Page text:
* Intervention 1: Removal of Medicaid Disincentive. Existing Medicaid reimbursement policies were identified as a potential disincentive for programs to providing vocational services, since Medicaid covered clients tend to generate more income for programs than non-Medicaid (e.g., employed) clients. The Medicaid intervention involved developing a contractual agreement between the New York State Division of Substance Abuse Service (DSAS) and the participating programs and committing DSAS to make up for Medicaid losses (up to a specified amount) incurred by participating programs due to increased V/E involvment of clients.

* Intervention 2: Integration of Vocational Services in Treatment. It was decided that, to increase the integration of vocational services in the overall treatment process, specific personnel were needed in programs for these purposes. These people, called vocational integrators, would be responsible for working with existing program staff in analyzing current clinic policies that might affect service provision and developing methods to increase client V/E involvement. They would also provide staff with assistance in accessing technical resources and enhancing vocational counseling.

Two vocational integrators were hired, trained and placed in methadone clinics. Training dealth with such areas as review of literature regarding vocational service delivery in drug treatment, training regarding the types of services provided by local agencies, and methods of dealing with anticipated "resistance" in the clinics. The components identified as needed for integration to occur, which were the focus of the integrators' efforts, were:

* a raised sense of the importance in the clinic of V/E services as part of its overall mission;

* the development of staff skills and knowledge of resources needed to address client V/E needs; and

* implementation of clinic policies and procedures that facilitated coordination and accountability.

Four methadone maintenance clinics in New York City (who did not participated in Phase One) were recruited for a 1-year implementation and evaluation of these interventions. A 2X2 factorial design was used where one clinic just had the Medicaid disincentive removed, one just had the vocational integrator, one had both interventions, and one control clinic received no intervention.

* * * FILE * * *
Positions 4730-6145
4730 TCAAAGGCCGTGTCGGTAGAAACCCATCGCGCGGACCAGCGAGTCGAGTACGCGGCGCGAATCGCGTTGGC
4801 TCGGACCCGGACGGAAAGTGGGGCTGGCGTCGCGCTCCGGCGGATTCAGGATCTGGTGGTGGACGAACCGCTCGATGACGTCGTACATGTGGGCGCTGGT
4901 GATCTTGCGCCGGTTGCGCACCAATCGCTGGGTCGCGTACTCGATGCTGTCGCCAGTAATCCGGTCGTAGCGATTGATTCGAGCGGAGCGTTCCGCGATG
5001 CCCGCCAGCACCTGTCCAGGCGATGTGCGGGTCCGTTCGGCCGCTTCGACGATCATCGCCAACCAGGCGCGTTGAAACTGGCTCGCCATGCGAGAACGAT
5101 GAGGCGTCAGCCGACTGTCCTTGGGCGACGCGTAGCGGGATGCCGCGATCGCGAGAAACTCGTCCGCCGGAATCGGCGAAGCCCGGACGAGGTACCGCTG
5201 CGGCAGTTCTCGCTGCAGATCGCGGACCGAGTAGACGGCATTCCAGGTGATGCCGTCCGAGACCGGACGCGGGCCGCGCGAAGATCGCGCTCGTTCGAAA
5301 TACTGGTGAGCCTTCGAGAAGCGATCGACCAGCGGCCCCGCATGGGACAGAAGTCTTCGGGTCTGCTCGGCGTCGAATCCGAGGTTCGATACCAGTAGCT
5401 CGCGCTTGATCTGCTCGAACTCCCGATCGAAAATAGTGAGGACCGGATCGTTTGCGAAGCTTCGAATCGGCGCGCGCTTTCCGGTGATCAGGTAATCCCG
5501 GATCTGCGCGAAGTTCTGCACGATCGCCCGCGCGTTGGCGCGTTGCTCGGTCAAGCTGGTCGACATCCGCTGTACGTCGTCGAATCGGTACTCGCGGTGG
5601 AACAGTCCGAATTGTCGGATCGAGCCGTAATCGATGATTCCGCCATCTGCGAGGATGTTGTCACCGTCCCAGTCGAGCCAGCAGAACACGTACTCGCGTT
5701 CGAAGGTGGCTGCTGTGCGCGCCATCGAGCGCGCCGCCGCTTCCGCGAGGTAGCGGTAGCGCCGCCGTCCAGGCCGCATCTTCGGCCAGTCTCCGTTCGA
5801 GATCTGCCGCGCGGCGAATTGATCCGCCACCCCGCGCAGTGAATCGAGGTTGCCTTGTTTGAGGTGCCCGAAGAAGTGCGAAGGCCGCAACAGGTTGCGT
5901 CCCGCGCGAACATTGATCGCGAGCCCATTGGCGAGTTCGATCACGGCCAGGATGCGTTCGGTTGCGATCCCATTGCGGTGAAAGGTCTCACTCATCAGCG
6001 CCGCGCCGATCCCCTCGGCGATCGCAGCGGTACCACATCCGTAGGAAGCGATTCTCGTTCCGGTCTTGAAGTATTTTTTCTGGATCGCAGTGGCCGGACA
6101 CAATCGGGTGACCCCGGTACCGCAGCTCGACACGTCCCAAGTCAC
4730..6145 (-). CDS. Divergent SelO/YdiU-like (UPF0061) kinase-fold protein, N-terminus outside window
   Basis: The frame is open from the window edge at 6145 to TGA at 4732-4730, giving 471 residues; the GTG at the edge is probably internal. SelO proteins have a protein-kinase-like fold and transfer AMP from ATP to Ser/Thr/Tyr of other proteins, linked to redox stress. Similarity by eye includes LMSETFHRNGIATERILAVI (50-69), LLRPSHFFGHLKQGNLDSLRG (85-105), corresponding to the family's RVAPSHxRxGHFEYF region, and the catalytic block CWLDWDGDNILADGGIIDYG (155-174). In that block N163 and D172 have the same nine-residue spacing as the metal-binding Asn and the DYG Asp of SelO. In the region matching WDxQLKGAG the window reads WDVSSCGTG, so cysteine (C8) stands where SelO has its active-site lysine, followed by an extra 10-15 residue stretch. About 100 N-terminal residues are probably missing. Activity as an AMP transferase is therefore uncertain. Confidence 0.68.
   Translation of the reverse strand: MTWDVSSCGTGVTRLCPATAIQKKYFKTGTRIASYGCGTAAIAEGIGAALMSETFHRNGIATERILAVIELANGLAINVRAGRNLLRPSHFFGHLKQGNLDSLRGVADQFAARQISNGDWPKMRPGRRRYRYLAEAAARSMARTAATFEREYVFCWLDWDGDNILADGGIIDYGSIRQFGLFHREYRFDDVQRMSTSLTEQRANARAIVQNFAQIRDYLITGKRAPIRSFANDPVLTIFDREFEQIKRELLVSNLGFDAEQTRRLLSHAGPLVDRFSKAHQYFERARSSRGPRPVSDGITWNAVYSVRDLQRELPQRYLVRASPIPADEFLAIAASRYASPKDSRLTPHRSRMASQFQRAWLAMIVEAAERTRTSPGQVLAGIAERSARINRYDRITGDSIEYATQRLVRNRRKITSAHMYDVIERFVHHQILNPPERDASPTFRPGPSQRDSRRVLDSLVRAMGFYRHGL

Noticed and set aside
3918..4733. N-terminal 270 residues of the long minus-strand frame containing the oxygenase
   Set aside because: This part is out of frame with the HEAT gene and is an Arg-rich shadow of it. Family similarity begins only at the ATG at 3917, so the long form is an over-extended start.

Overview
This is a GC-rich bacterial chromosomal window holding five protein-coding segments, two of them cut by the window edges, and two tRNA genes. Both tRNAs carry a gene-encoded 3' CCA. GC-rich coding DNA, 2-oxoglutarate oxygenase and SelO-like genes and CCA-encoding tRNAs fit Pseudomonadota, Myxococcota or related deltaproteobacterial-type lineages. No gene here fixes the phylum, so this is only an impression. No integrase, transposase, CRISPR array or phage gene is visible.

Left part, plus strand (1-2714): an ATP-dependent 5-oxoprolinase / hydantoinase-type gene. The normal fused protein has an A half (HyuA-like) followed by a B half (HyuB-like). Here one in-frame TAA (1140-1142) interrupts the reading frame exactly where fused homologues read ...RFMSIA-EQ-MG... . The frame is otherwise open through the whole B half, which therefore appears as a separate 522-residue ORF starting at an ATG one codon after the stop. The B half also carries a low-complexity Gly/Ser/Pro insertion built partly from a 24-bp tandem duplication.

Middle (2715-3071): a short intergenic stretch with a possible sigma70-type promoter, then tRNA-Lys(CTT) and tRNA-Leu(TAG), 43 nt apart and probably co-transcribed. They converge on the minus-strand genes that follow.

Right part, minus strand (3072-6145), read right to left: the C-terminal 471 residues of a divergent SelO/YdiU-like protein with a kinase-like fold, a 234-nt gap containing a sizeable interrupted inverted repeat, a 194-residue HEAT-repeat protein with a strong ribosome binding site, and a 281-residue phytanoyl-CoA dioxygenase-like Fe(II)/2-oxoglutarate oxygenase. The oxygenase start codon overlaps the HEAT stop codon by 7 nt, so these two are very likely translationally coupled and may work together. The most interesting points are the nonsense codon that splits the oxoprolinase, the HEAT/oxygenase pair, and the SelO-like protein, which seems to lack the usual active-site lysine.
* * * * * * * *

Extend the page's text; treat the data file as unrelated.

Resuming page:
Monthly information was collected regarding clients' Medicaid status, vocational activities and vocational status. Three times during the study year (every 4 months) a summary of the compensation to be provided by DSAS (for the two clinics in the Medicaid compensation intervention) was prepared and shared with the programs' administrative staff and members of DSAS.

Based on baseline data collected on clients in the study clinics, a new approach to categorizing the vocational status of clients was developed. This method took into account the competing factors (e.g., poor health, unstable housing, childcare needs) likely to be experienced by many clients. It was found that although most clients with "competing" factors were not engaged in full-time V/E activities, a substantial number were able to become vocationally involved at least on a part-time basis. In addition, many full-time V/E involved clients had criminal histories similar to other clients, thus indicating that this is not necessarily a major obstacle.

Results of the intervention study indicated that the vocational integrator intervention was related to an increase in client involvement in vocational activities but no significant change in vocational status. It is likely that status changes (e.g., from unemployment to employment) require a longer time period than was available in this study. The Medicaid intervention, contrary to expectations, was related to a small decline in activities and status, perhaps because staff became sensitized to the Medicaid clients.

Additional results indicated that many clients move up or down in vocational status during a 1-year period, regardless of interventions. This may be contributed to the lack of larger differences which could be attributable to the intervention. Conclusions of the intervention study were that:

* although the vocational integrator had an influence on vocational activities, the addition of a vocational counselor to provide direct services and a longer time period for intervention and subsequent assessment are needed to obtain increases in vocational status which can be sustained; and

* efforts to impact on fiscal disincentives were not simple to effect and opportunities to explore various methods to remove fiscal disincentives for programs and for clients are needed.

Conclusions and Recommendations

These conclusions and recommendations are based on all aspects of the study, including the literature review, the TOPS data analysis and the eight methadone clinics that participated in the Phase I field study and the Phase II intervention study. Because this study primarily focussed on the methadone maintenance modality, the findings and recommendations are not necessarily generalizable to other modalities.

Obstacles to Greater Utilization of

Vocational Services

Based on a literature review and field studies in methadone clinics, this project documented a wide range of obstacles to vocational service utilization operating on the clients, program and societal levels. Many of these obstacles are not unique to the drug treatment system.